Recent studies have noted the health risks associated with consuming alcohol -- even in moderation. Now, consumers can add blood pressure to the list of potential issues.
According to a new study, consuming as few as seven to 13 drinks per week can lead to high blood pressure.
“I think this will be a turning point for clinical practice, as well as for future research, education, and public health policy regarding alcohol consumption,” said researcher Dr. Amer Aladin. “It’s the first study showing that both heavy and moderate alcohol consumption can increase hypertension.”
Moderation is still a risk
To gauge the relationship between alcohol consumption and blood pressure, the researchers utilized six years worth of data from the Center for Disease Control and Prevention’s (CDC) National Health and Nutrition Examination Study (NHANES).
The researchers included over 17,000 participants in the study, dividing them into three groups based on how much they drank: one group for those who never drank, another group for those who drank moderately (seven to 13 drinks per week), and a third group for heavy drinkers (14 or more drinks per week).
The researchers evaluated blood pressure using the American College of Cardiology (ACC) and American Heart Association’s (AHA) 2017 guidelines, which lowers the barometer for what was traditionally considered hypertensive to 130/80 mm Hg, and places a normal blood pressure at 120/80 mm Hg.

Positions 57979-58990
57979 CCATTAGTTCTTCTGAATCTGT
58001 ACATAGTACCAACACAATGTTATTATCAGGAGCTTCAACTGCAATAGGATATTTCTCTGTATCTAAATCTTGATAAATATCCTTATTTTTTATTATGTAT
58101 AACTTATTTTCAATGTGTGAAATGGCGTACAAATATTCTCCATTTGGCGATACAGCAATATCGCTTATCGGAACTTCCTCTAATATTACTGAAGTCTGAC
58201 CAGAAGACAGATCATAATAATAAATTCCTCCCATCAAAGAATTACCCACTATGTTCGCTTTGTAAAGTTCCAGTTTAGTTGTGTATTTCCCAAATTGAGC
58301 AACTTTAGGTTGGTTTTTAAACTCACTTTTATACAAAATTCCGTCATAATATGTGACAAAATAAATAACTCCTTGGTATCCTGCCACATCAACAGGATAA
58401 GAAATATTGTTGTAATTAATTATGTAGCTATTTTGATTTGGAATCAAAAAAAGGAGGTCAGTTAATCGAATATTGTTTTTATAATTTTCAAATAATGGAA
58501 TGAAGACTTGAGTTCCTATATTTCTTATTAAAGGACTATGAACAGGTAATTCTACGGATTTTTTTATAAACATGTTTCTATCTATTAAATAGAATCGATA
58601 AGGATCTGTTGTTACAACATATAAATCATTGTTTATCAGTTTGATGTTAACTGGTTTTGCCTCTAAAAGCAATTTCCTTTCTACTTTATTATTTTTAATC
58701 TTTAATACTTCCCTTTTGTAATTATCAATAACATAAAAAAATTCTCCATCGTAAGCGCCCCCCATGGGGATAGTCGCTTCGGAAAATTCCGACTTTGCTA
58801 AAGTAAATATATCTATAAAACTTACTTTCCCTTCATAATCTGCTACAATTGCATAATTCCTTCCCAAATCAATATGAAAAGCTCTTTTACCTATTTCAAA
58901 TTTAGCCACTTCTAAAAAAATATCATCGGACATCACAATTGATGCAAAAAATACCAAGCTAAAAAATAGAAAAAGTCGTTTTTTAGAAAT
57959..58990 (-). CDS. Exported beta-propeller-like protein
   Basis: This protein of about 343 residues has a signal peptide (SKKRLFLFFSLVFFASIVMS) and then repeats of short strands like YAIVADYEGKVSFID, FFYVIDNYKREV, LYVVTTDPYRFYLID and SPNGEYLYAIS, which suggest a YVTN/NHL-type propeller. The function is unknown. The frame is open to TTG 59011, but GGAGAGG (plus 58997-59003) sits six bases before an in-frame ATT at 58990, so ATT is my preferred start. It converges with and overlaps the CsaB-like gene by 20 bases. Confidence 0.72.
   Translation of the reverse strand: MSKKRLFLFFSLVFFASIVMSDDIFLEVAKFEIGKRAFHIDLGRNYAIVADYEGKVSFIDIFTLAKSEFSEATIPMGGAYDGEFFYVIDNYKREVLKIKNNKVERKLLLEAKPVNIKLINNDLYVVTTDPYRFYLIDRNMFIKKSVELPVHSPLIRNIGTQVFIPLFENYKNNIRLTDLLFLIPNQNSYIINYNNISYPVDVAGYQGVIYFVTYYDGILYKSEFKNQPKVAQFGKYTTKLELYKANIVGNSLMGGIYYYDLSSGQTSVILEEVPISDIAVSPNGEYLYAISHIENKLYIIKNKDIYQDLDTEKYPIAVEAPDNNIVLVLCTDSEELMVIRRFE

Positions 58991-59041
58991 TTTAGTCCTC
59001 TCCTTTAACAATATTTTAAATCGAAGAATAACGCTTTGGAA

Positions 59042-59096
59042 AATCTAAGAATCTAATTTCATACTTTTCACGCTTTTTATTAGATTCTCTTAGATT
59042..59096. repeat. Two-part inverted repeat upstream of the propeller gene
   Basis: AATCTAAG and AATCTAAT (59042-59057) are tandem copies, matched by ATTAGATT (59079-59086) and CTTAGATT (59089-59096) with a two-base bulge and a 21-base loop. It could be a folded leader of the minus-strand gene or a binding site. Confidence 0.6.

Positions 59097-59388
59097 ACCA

The biggest takeaway from the study was that the more the participants drank on a weekly basis, the greater their likelihood of developing stage 1 or stage 2 hypertension. Heavy drinkers were the most affected, as the researchers found that these participants had a nearly 70 percent chance of developing stage 1 hypertension. They were also nearly 2.5 times as likely to develop stage 2 hypertension.
Moderate drinkers fared only slightly better, showing an over 50 percent risk of stage 1 hypertension and double the risk of developing stage 2 hypertension. The researchers hope these findings are beneficial for consumers moving forward, and that they pay close to attention to both their blood pressure readings and alcohol intake in the future.
“This study is not only large, but diverse in terms of race and gender,” Dr. Aladin said. “The results are very informative for future research and practice. If you are drinking a moderate or large amount of alcohol, ask your provider to check your blood pressure at each visit and help you cut down your drinking and eventually quit.”
Maintaining healthy blood pressure
Keeping blood pressure within a healthy range can be difficult for many consumers, but researchers have figured out several ways to make the process a bit easier.
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